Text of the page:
At the SVU squad, peeping Tom guy Bryce Kelton (Eric Lange) is in the interrogation room and the detectives tell Captain Cragen (Dann Florek) that the man matches Lainey’s description. Cragen comments that a confession would be nice. Munch tells them that the rape kit shows pre-ejaculate but no sperm but they can still get DNA. Cragen tells Benson to try to sweet talk the suspect and tells Munch that he hopes his date with Wendy was not tonight as he wants Munch to back up Benson. When Bryce takes a sip of the water Benson brought into the room, she holds up the cup and asks how is that for sweet talk, and she tells Munch to take it to the lab and give her regards to Wendy. After Munch leaves, Benson continues to question Bryce about the rape, and he denies being in the stairwell. When she tells him they will get his prints off the banister, he says he was in the stairwell a few weeks ago. But when she says that black eye was from yesterday, Bryce says that the “black bitch” misinterpreted everything. He says Lainey has been teasing her, putting on a show, and she wanted it so she gave it to her. He said the woman pulled of his mask and he doesn’t want his wife to know he has a cute girl on the side. He says that Lainey wanted her to wear the mask to act out her fantasy. Benson arrests him for rape and assault – and tapering with witness.

Sometime later, ADA Cabot (Stephanie March) gets all over Cragen’s case for not having the witness yet. Cabot tells him she needs Nardalee in her grand jury by the end of business Friday, and she met with Lainey last night and she needs all the help she can get. Cragen tells her that Munch and Fin are on it. When Munch and Fin get to the apartment, they find Nardalee does not work there anymore. Fin later tells Cabot that Nardalee is in the wind and he will need a subpoena. While she talks with Fin, Bryce and his attorney approach Cabot and while they talk, Lainey walks out of another room, complaining about the wait. When Bryce makes a comment to her, she asks if that is the man that raped her as he is being led off. Cabot is apoplectic over Lainey’s provocative attire. Lainey continues to complain about her hand hurting. Fin says he will give her a ride home when this is over, and Cabot borrows a coat form “Monica” who is walking by to use to cover Lainey.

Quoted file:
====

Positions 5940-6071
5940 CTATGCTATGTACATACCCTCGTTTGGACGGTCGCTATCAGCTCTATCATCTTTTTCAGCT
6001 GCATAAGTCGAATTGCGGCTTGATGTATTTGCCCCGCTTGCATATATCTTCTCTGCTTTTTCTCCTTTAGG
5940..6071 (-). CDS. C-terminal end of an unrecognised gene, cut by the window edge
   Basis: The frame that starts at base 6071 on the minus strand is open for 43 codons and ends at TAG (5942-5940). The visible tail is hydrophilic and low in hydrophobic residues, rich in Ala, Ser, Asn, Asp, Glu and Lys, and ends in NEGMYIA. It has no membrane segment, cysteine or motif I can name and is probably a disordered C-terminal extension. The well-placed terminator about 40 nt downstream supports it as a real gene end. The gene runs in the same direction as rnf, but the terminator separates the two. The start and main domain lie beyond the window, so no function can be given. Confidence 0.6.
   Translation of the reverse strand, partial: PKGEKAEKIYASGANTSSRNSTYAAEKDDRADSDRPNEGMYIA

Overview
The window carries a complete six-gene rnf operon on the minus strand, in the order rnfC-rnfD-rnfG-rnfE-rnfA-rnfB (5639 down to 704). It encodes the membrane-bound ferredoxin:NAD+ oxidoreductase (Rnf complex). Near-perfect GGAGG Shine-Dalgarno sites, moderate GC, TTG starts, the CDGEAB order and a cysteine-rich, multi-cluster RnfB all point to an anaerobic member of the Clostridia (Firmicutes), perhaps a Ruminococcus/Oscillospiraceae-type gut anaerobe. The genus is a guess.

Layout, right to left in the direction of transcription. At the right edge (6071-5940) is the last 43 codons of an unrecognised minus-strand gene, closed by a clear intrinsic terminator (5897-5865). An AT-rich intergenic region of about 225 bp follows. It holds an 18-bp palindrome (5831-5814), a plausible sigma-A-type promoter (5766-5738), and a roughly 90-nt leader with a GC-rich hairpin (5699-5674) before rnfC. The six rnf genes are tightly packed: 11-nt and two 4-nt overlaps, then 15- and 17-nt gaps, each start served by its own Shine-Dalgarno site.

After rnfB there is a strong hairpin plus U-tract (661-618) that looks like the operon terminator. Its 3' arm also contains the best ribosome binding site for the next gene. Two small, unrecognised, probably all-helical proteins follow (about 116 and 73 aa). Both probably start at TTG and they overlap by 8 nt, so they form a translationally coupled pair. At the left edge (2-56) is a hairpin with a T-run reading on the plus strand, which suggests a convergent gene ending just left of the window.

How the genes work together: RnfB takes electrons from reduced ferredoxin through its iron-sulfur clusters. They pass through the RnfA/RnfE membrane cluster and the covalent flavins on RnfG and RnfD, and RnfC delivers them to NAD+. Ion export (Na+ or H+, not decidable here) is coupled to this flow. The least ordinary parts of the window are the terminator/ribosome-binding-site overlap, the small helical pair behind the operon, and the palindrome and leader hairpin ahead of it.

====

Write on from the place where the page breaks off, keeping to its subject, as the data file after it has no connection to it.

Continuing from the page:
Lainey is on the stand, and she seems to be getting sick as she is being sworn in saying she thinks she is having a heart attack. She collapses.

At the hospital, Cabot, along with Benson, find that Lainey’s hand wound is infected with MRSA, a drug resistant form of flesh eating bacteria, which has crept up her arm. The infection has also invaded her chest and she is in very serious condition, and her liver and kidneys have shut down. While Benson holds Lainey’s hand and Cabot wants to get her on tape, she tells Benson her parents are in India and asks if Jason is coming. Benson says she is sure he will be there soon. Cabot asks her to speak for herself so the jury can hear her story, but Lainey wonders what is the point, she’s going to be dead. Cabot says the man who did this needs to be punished, Benson adding her voice will be heard long after. Cabot tells her she needs to make a dying declaration, and she says she is dying because some low life loser cut her hand while he was raping her.

Back at the squad, Cabot says she is amending the charge to felony murder, but Munch says she likely got the staph from the hospital. Cabot says ultimately Bryce is responsible because he was the one who cut her hand. She needs Nardalee to tie him to the rape so she can tie him to the murder.

Later, Munch tells Cragen that Nardalee is a ghost and she is living off the grid. But Stabler managed to get a cell phone number from the old man she used to care for. It is her daughter’s phone and Stabler got her OK to track the cell’s GPS. Later, Fin is tracking the phone and finds Nardalee (Saidah Arrika Ekulona) working a stand selling African wares. She tries to run but Stabler stops her and tells her they know Bryce threatened her and they need her help.

Cabot speaks to Nardalee at the morgue, looking at Lainey's body, and says they need her to tell the grand jury what she saw. But she is resistant. Cabot tells her Lainey died from the injury form the rape and begs her to help. Nardalee is worried about being deported and asks Cabot if she knows what is happening in the Congo. Hundreds of thousands of women have been raped, in some areas it is a weapon of war, and is so common it is expected. Nardalee recounts her own experience with being raped in the Congo, along with her 5 year old daughter. It took her daughter six days to die afterwards, and her husband also ran off. He later returned and cast her out of their home because he could not bear the shame of her being raped. She made it to a refugee camp and later she was accused of helping rebels attack a mine they were guarding and she was dragged back to the camp, and she is overcome and she tries to finish.

Later, at Dogan’s Pub, Cabot and Benson, over drinks, talk about Nardalee going to testify for the grand jury and said Nardalee said she will come back tomorrow. Cabot says Nardalee lives in a constant state of fear and she has to help her. Benson thinks that Nardalee should get asylum but Cabot says rape is not covered. Benson suggests a U-Visa because Nardalee fought off an attacker and Cabot thinks this could work.

After the grand jury, Cabot finds Nardalee waiting and she asks how it went, and Cabot tells her they got a true bill and they will go to trial and she will have to testify. But as they talk, Nardalee is arrested by Immigrations and Cabot protests.